‘Isolation booths are bonkers’

Schools urged not to rule with fear like Darth Vader and to end zero-tolerance policies by alternative-provision principal

Behaviour: Schools should be more like Princess Leia and less like Darth Vader, says one alternative-provision principal

The executive principal of special and alternative schools famous for “battering children with kindness” has predicted that in the future people will struggle to accept that pupils were once placed in isolation booths for misbehaving – in the same way as today we struggle to accept that children used to get the cane.

David Whitaker, executive principal of Springwell Special Academy and Springwell Alternative Academy, in Barnsley, is calling on schools that take a zero-tolerance approach to behaviour to look again at such policies in the wake of recent research from the Education Endowment Foundation that shows that “essentially they don’t work”.

In a workshop at Portobello High School's learning festival in Edinburgh on Saturday, entitled A New Hope: The Star Wars Theory of Behaviour Management, Mr Whitaker said he hoped more schools would now rule with compassion and kindness following the example of Star Wars heroes Princess Leia and Yoda, as opposed to ruling with fear like Darth Vader and Emperor Palpatine.


Research: Say 'hello' to tackle pupil misbehaviour

Exclusive:  Insiders allege Outwood Grange ‘ritually humiliated’ and ‘terrified’ pupils

Watch: Poem attacking zero-tolerance behaviour policies goes viral


Last week, the EEF published a paper that suggested personalised approaches, such as taking time to greet pupils by name at the classroom door, might be a better way of improving behaviour than introducing universal behaviour systems, which it said were unlikely to work for all pupils.

Behaviour: Zero tolerance 'doesn't work'

It also found that there was a lack of evidence for the impact of "zero-tolerance", or "no-excuses", behaviour policies.

Mr Whitaker said: “In the early '80s you could get the cane and at the time people thought it was OK. It was allowed, wasn’t it? You weren’t breaking the law. You whipped kids, whipped them for doing stuff.

"I often think will we look back in 20 years and say, ‘They used to put kids in booths,’ and everybody will go, ‘No, they never,’ and we’ll talk about putting kids in isolation day, after day, after day.

“I hope that happens because I hope that they stop it and I hope that it doesn’t happen for much longer and that we don’t have to live with that.”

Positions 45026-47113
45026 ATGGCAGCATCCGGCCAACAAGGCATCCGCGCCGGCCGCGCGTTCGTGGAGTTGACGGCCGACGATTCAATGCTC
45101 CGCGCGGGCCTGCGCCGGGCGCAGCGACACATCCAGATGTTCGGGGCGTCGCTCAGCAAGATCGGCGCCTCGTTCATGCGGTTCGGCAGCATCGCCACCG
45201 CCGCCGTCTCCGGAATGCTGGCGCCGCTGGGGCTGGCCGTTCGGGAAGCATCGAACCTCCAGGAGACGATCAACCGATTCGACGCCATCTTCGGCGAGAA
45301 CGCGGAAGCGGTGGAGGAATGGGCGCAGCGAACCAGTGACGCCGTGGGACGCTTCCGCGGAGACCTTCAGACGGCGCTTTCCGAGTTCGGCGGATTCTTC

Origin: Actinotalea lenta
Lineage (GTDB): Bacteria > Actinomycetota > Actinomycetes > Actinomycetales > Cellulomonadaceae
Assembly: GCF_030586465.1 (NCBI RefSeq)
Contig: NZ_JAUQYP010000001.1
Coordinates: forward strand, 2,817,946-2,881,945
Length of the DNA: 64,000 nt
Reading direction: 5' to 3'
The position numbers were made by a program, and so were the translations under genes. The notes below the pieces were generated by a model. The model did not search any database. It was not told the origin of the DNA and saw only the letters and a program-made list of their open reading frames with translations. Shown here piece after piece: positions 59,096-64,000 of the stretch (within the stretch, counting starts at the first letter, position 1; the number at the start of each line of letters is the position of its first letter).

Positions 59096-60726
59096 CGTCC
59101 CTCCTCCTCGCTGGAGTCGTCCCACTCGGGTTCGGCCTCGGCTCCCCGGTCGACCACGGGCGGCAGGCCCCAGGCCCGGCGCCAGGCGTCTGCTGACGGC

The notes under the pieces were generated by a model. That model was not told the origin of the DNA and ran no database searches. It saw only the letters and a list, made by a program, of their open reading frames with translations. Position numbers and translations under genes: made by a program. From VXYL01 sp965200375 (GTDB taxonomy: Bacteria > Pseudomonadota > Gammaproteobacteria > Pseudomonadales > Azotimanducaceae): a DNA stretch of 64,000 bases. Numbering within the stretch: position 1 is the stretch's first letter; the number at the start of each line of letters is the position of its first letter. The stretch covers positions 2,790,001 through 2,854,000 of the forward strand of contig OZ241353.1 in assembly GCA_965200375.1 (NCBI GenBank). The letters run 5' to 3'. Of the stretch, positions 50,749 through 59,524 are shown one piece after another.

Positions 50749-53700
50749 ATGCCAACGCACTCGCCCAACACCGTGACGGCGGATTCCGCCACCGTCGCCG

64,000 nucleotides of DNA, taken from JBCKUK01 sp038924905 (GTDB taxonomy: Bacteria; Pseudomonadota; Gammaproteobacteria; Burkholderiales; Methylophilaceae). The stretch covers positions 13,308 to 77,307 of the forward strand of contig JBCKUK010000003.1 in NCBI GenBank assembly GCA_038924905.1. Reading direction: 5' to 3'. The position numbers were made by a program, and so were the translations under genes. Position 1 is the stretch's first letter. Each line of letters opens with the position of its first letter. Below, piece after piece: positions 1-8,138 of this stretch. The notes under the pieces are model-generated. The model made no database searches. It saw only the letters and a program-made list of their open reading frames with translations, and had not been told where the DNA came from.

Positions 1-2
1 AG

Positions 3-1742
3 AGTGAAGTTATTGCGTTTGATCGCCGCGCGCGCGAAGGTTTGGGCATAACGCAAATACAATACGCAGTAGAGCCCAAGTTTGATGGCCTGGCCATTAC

Mr Whitaker said he knew of one zero-tolerance school that had such rigid policies there was an eight-week waiting list for its six isolation booths.

At that school, which he did not name but said served a challenging area, pupils got detention for forgetting equipment like pens. However, getting detentions became so common that the pupils started to ignore them, which automatically led to a day in isolation.

“So the kids were coming to school eight weeks after they had committed the 'crime' and somebody was saying to them, ‘You’ve got a day in isolation,'" Mr Whitaker continued.

"It’s bonkers. Because they only had six booths and at one stage they had something like 85 children on the waiting list for isolation, but they still stuck with it because that’s what you do.”

Mr Whitaker argued, though, that schools had a choice. They could rule with fear like the "Galactic Empire Academy Trust" run by arch Star Wars villains Emperor Palpatine, Darth Vader and Grand Moff Tarkin, or they could look to the "Rebel Alliance Academy Trust" for inspiration, with Yoda and Princess Leia at the helm.

Mr Whitaker added: “[Princess Leia] understands, she’s passionate, she’s compassionate. She has empathy. She works really, really hard, and you know what? People respect her and they respect her because she is kind. She is not only kind to the staff, she is kind to the children.

“What she has as well is a really great leadership team and those people around her really understand stuff. They are gurus, they read a lot, they research a lot. They are always learning and they spread that learning to everybody else in their leadership teams.

“That school is starting to become a great school because of the personalities working in it and their approach to working with not only their colleagues but their children.”

Mr Whitaker said that his schools had care teams, not behaviour teams, and they did not use punishments and sanctions but did “loads of other stuff that’s actually much harder than putting a kid in a booth”.

If children were not getting unconditional love and support at home then that gap needed to be plugged by school ,and school needed to be “brilliant”, he said.

“If you go home every night and your dad kicks your head in, is that not enough of a life lesson?” Mr Whitaker asked.

He said he believed in structure, routine and rigour and maintaining standards but when it came to behaviour – just as with maths – children were at different starting points and so you could not take a one-size-fits-all approach.

He said great classroom practice should be in every behaviour policy; teachers should develop expertise in restorative practices; they should explore the reasons why children display challenging behaviour; and schools should deliver high-quality special educational needs and disabilities interventions.

Log in or register for FREE to continue reading.

It only takes a moment and you'll get access to more news, plus courses, jobs and teaching resources tailored to you